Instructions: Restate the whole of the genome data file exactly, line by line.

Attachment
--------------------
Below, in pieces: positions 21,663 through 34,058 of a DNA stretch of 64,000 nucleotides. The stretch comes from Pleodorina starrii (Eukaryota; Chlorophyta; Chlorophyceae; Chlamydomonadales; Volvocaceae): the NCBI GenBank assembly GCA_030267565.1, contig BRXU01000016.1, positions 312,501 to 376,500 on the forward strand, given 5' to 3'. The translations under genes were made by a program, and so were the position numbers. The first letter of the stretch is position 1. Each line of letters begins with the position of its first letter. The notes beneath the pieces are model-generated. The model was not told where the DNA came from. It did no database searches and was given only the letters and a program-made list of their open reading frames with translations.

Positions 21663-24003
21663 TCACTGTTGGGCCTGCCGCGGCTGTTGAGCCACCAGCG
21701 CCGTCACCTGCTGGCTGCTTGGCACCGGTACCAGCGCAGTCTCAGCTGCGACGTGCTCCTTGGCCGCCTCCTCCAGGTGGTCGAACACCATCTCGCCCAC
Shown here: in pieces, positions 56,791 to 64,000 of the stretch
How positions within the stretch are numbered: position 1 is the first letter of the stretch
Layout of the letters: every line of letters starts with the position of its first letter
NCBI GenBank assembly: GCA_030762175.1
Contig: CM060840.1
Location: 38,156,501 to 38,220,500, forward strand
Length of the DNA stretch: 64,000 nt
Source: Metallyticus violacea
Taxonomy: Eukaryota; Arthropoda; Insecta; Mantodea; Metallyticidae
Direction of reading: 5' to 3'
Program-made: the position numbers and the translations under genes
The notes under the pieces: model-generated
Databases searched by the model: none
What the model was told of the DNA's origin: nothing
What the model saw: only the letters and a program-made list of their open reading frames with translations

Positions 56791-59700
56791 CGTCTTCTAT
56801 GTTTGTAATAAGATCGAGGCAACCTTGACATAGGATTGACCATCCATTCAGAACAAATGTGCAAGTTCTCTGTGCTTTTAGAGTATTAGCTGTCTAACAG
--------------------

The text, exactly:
Below, in pieces: positions 21,663 through 34,058 of a DNA stretch of 64,000 nucleotides. The stretch comes from Pleodorina starrii (Eukaryota; Chlorophyta; Chlorophyceae; Chlamydomonadales; Volvocaceae): the NCBI GenBank assembly GCA_030267565.1, contig BRXU01000016.1, positions 312,501 to 376,500 on the forward strand, given 5' to 3'. The translations under genes were made by a program, and so were the position numbers. The first letter of the stretch is position 1. Each line of letters begins with the position of its first letter. The notes beneath the pieces are model-generated. The model was not told where the DNA came from. It did no database searches and was given only the letters and a program-made list of their open reading frames with translations.

Positions 21663-24003
21663 TCACTGTTGGGCCTGCCGCGGCTGTTGAGCCACCAGCG
21701 CCGTCACCTGCTGGCTGCTTGGCACCGGTACCAGCGCAGTCTCAGCTGCGACGTGCTCCTTGGCCGCCTCCTCCAGGTGGTCGAACACCATCTCGCCCAC
Shown here: in pieces, positions 56,791 to 64,000 of the stretch
How positions within the stretch are numbered: position 1 is the first letter of the stretch
Layout of the letters: every line of letters starts with the position of its first letter
NCBI GenBank assembly: GCA_030762175.1
Contig: CM060840.1
Location: 38,156,501 to 38,220,500, forward strand
Length of the DNA stretch: 64,000 nt
Source: Metallyticus violacea
Taxonomy: Eukaryota; Arthropoda; Insecta; Mantodea; Metallyticidae
Direction of reading: 5' to 3'
Program-made: the position numbers and the translations under genes
The notes under the pieces: model-generated
Databases searched by the model: none
What the model was told of the DNA's origin: nothing
What the model saw: only the letters and a program-made list of their open reading frames with translations

Positions 56791-59700
56791 CGTCTTCTAT
56801 GTTTGTAATAAGATCGAGGCAACCTTGACATAGGATTGACCATCCATTCAGAACAAATGTGCAAGTTCTCTGTGCTTTTAGAGTATTAGCTGTCTAACAG